This essay was originally published by the CFA Institute for their Enterprising Investors website.
In the Often-Alternative World of Alternative Investing
We “properly” don’t consider “performance-based compensation” to be a “cost of [investment] management” and “incentive payments are not included . . . [as] an expense.”
Representatives of large endowment investment offices made these statements, according to Charles Skorina, a leading chief investment officer (CIO) headhunter (he is paid to know who is good and who is not and tracks this closely).
And yes, you read that correctly.
Apparently, these leading investors don’t view incentive fees as costs, even though they are dollars paid to investment managers and can reduce returns by 20% over a set hurdle rate.
Also, keep in mind that this doesn’t mention expenses, which in the limited partnership (LP) investment world, generally aren’t considered costs when calculating net-of-fee performance.
As an example, we commonly see language like the following in LP investment reports and fund offering documents:
“Performance is net of management fees, but does not include incentive fees and are gross of the fund’s expenses, which generally include overhead and administrative expenses, including filing fees, legal expenses, tax preparation expenses, administrator’s fees and the fees associated with an annual audit. In addition, performance figures do not take into account expenses relating to due diligence, research, investment related travel expenses, and fees associated with external manager background checks incurred by the fund.”
Even though I couldn’t help going “whew” after literally cutting and pasting this from a presentation I recently received, nothing is legally wrong here.
This is totally compliant: All is disclosed properly for experienced, “sophisticated,” and “accredited” investors.
The problem, however, is that even after spending over 25 years in this industry at senior levels — in a past life I was a managing director at a few large investment banks — I still find myself learning.
Unfortunately, I’m not alone.
In 2015, the Commonfund Institute, an organization viewed as one of the best sources of endowment investment returns and practices, published a paper titled, “Understanding the Cost of Investment Management.”
After receiving data from approximately 700 top endowments — Ivy League colleges and other leading institutions included — the authors stated that:
“. . . unlike other factors that affect investment returns . . . costs are almost certainly the least well understood.”
They then went on to say:
“. . . the fact that almost 15 percent of [survey] participants did not provide cost data at all suggests that they may not have known what their costs were or were uncertain about them.”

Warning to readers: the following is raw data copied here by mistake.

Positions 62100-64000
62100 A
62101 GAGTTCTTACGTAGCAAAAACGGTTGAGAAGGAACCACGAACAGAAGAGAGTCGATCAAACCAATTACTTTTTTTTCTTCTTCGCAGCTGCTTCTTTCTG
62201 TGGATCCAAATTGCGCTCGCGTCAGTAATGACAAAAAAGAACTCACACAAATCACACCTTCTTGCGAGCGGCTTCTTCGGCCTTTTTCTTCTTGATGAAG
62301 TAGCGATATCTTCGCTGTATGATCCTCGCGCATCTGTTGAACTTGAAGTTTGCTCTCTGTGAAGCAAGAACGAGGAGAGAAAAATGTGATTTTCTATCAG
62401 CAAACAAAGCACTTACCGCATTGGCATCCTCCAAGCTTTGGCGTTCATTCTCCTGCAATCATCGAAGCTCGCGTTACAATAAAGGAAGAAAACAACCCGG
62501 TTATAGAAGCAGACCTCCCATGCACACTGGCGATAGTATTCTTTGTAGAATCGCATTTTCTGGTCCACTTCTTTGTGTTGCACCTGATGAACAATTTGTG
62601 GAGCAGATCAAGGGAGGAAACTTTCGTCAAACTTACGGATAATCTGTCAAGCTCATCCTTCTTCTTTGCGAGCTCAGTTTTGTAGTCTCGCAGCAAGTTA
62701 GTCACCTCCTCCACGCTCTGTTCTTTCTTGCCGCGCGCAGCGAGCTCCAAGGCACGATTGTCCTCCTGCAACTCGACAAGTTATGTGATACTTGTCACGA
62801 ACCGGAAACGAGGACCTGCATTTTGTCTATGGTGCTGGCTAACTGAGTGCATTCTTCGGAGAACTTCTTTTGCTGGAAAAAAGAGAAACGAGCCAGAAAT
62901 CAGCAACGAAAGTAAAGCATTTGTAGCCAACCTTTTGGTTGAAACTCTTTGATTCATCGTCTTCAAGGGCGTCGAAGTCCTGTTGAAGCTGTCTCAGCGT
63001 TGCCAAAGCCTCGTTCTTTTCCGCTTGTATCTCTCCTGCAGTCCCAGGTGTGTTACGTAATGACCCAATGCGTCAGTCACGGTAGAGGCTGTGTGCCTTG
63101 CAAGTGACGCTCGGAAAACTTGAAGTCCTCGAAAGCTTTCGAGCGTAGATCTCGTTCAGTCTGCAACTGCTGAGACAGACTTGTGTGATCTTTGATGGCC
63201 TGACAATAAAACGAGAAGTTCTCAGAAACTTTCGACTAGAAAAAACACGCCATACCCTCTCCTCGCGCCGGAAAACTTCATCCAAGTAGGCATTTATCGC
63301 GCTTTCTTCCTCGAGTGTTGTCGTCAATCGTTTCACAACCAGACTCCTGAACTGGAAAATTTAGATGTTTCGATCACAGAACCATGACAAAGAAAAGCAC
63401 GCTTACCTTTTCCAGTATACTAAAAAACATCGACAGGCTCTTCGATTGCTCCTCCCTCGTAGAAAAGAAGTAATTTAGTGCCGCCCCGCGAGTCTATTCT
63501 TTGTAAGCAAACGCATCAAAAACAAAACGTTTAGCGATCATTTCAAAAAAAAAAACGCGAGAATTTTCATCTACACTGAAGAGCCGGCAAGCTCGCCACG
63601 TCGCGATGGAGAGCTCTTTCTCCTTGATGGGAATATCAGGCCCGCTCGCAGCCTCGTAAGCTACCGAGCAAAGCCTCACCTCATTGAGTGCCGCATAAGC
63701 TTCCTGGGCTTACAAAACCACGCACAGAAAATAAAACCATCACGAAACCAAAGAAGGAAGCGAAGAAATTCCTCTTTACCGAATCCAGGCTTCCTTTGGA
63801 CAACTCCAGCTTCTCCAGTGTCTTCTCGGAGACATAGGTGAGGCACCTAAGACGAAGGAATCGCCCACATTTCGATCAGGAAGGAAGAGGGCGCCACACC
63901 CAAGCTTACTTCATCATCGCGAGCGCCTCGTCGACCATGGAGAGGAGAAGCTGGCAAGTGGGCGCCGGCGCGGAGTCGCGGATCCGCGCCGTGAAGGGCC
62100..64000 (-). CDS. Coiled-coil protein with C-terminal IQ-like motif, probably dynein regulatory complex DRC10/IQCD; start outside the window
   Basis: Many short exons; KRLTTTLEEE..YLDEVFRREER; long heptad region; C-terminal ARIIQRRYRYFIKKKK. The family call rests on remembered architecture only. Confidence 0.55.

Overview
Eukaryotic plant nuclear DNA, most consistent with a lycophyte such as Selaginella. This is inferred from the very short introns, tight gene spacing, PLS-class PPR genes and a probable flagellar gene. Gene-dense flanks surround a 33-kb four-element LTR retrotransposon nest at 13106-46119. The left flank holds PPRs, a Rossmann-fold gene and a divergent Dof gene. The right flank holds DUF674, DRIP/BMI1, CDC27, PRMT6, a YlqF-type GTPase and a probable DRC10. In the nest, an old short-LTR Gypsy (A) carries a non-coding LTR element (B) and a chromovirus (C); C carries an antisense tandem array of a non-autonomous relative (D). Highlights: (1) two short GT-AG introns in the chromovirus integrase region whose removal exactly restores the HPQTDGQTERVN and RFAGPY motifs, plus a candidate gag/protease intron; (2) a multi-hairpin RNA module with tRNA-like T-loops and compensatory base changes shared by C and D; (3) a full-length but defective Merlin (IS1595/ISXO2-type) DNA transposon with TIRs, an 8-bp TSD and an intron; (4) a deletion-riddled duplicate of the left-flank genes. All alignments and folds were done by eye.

Related to all of the above, the below chart and quote from the Skorina report are illuminating:
“ . . . only 18 percent [of respondents] included incentive and performance fees paid to asset managers, despite the fact that nearly 85 percent . . . reported having asset allocations to alternative investment strategies.”
Considered to Be Investment Costs*
* Percentages represent how many endowments said they consider the above items to be costs of investment management.
Source: Chart data and general format derived from the October 2015 Commonfund Institute report, “Understanding the Cost of Investment Management.”
I’m also wondering how 23% of endowments over $1 billion, and 14% of all the respondents didn’t even view asset management and mutual fund expenses as costs.
Finally, call me an unsophisticated investor, but I just don’t understand the following statement from an Ivy League investment office quoted by Skorina:
“Consistent with prior reporting and conventional accounting . . . performance-based compensation [is not] a cost of [investment] management.”
The last time I checked, all fees, expenses, or compensation paid to a consultant, investment manager, etc., are costs.
I’m not sure who else thinks this way, but when academic reports written by educators from Harvard Business School find that “private equity funds . . . charge average fees of 6% per year,” it seems like all investors — institutions of higher learning included — should spend a little more time educating themselves on how much they actually pay for investment management.
By the way, in my book, this doesn’t all fall back on investors. As I recently wrote, I think the investment industry can do a significantly better job of providing “simple plain language disclosures” of all costs.
Until this changes, however, Caveat “Sophisticated” Investor.
What is my recommendation to all CIOs, trustees, and UHNW family offices that have fiduciary responsibility?
Some private equity and other alternative LP funds are worth it after all costs (please don’t forget taxes for individuals and trusts), but beware.
When true cash-in-your-pocket net returns turn out to be much less than expected or modeled — remember, IRRs can also be misleading — ignorance is no excuse if you don’t understand that expenses and fees are costs that reduced your returns.